News

Speaking Successes

Debating and Public Speaking


Date published: Fri 4 Jan 2019   Author: HLH/ADF   Category: News   Share: Share on facebookShare on TwitterShare on MySpaceShare by Email


DEBATING - ENGLISH SPEAKING UNION MACE COMPETITION

November always marks the start of the competitive debating/public speaking ‘season’ and this year it has once again been a good month for TBSHS speakers. Straight after half term, George Hobart (Year 13) and Scott Lockie (Year 12) travelled to the Perse School in Cambridge for the first round of the ESU Debating Mace. In the first debate our hosts, whom we met in last year’s competition, gave a very polished performance, proposing “This House Would Build on the Green Belt” against a young team from Heritage School. Then, speaking for the motion “This House Would Ban The Sale And Consumption Of Meat”, TBSHS took on Culford School. George made a very measured speech, laying out the terms of the debate and concentrating on the practical problems caused by meat farming, especially the damage to the environment. The first Culford speaker spoke confidently, raising several good points, including the likelihood of a black market in meat and the consequent bad treatment of animals. Scott fulfilled the role of second Proposition speaker extremely well, refuting almost all of the previous speaker’s arguments as well as touching on the moral reasons for not eating meat, and turning the debate in our favour. This trend was continued when Scott stopped the second Opposition speaker in his tracks with an excellent point of information and reinforced by a strong summary speech from George, in which he countered points raised in the floor debate and explained convincingly why his team had won the debate. The final debate, “This House Would Weight Votes Such That The Younger The Voter, The More Powerful Their Vote”, was contested by two young, inexperienced teams from Bassingbourn Village College and Bury St Edmunds County Upper School.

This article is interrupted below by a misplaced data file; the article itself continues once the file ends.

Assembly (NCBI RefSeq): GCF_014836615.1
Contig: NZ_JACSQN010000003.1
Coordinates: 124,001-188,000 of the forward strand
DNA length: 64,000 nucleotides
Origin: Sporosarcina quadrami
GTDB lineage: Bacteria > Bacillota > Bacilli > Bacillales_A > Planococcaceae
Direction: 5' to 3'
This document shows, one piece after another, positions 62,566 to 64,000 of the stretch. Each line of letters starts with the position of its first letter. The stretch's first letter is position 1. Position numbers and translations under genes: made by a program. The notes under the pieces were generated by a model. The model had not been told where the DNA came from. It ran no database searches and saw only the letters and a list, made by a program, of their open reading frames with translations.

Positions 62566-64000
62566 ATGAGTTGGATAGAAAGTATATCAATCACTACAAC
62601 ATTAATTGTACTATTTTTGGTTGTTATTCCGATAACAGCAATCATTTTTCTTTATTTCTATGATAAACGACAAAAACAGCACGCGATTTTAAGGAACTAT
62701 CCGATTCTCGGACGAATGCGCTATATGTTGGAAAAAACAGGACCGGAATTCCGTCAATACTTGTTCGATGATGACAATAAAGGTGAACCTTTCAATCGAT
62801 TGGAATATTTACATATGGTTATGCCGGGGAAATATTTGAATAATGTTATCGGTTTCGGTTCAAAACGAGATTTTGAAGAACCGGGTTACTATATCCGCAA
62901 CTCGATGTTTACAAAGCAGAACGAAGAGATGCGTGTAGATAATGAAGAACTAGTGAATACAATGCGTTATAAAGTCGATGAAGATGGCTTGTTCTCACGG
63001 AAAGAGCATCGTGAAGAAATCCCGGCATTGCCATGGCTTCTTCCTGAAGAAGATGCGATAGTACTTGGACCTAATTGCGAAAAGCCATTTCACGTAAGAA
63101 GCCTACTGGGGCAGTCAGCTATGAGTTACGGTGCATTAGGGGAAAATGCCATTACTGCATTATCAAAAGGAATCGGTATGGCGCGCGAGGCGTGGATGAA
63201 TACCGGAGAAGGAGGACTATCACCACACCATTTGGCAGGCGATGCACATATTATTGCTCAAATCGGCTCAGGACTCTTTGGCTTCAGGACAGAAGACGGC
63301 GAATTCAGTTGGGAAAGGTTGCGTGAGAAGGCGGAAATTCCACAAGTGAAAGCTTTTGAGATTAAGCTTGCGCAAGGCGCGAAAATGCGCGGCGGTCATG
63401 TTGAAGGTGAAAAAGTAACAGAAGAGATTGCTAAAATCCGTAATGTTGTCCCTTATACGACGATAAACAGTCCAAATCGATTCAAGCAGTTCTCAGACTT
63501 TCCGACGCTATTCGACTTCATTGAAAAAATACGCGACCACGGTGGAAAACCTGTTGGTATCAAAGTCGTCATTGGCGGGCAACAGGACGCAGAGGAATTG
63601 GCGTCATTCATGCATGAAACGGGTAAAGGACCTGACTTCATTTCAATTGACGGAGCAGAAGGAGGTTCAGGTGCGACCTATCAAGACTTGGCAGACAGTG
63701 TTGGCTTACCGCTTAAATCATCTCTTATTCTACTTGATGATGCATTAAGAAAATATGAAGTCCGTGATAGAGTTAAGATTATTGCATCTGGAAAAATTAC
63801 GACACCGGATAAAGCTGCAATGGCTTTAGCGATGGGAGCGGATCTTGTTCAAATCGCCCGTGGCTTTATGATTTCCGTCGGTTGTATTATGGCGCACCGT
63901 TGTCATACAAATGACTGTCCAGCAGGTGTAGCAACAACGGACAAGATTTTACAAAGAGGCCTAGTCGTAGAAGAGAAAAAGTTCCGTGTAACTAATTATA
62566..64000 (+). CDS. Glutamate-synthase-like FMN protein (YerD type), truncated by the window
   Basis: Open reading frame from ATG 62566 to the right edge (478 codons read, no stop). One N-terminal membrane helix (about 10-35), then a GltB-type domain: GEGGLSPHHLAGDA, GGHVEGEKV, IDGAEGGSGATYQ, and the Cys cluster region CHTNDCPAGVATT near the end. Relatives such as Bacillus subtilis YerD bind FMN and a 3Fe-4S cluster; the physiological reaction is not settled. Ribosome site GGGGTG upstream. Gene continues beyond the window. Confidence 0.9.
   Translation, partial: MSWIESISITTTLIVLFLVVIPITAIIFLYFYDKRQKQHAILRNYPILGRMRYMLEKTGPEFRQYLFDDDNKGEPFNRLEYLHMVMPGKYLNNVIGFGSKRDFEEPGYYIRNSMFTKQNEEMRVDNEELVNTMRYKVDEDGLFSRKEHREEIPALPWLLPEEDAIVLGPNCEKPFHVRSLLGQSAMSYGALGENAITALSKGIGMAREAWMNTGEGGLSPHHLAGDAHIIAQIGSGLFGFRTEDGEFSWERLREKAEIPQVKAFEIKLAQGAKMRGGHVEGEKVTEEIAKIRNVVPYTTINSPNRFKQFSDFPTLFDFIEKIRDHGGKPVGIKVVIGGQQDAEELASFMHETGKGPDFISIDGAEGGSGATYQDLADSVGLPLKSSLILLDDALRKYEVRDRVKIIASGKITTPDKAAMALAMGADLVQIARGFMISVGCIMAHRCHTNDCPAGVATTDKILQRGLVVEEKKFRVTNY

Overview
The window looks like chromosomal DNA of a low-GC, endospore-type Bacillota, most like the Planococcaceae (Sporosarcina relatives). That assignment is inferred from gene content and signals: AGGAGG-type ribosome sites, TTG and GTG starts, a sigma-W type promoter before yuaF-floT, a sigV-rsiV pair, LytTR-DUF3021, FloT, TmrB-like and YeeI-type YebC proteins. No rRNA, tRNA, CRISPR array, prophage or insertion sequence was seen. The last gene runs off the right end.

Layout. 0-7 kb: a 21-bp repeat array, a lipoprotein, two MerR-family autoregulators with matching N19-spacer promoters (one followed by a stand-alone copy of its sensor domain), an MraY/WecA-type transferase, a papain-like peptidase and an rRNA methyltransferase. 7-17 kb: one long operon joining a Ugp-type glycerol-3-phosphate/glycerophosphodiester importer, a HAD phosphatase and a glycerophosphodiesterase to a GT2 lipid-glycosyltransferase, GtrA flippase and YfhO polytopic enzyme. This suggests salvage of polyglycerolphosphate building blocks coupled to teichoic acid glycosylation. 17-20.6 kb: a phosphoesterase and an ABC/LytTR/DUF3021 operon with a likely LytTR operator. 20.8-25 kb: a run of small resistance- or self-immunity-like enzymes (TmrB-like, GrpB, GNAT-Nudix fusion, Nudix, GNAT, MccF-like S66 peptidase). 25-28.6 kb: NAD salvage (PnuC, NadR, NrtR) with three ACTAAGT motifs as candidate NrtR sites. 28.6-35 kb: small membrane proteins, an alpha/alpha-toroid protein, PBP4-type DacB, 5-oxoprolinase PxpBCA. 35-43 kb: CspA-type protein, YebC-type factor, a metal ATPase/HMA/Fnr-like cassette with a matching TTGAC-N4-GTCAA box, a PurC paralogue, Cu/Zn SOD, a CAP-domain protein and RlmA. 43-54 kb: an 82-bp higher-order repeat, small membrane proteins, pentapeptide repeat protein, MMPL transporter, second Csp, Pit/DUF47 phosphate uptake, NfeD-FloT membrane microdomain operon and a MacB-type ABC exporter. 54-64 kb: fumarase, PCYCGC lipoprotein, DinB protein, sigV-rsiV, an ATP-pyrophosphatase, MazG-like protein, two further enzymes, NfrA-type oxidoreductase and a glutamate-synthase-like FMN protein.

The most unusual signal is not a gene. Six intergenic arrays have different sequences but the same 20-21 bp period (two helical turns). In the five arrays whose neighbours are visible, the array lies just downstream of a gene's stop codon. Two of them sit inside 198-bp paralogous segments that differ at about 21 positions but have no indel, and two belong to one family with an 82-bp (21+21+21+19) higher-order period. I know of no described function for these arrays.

General agreement in the audience was that the Perse were the best team of the night, and I would have placed us second behind them. When the results were announced, the Perse, TBSHS and the Heritage School were placed in the top three and therefore progress to the next round in January.

I thought that this was a promising performance from two students making their debut in this competition, who were only beaten by a more experienced team. There are certainly areas where improvements can be made, and I’m sure they will work hard in preparation for the next round to bring these about.

 

PUBLIC SPEAKING – “YOUTH SPEAKS”

The Senior section of Rotary Club’s “Youth Speaks” public speaking competition in Bishop’s Stortford is always well attended and this year’s contest was certainly no exception, with no fewer than 10 teams from a total of seven local schools scheduled to take part. Unfortunately, one school failed to turn up but the evening was still very keenly contested. Our Year 10 team, one of the youngest at this level, had spent the day on a trip to Westminster and two had also had to attend a meeting in school when they returned, so it was arranged that their presentation would be amongst the last to be heard.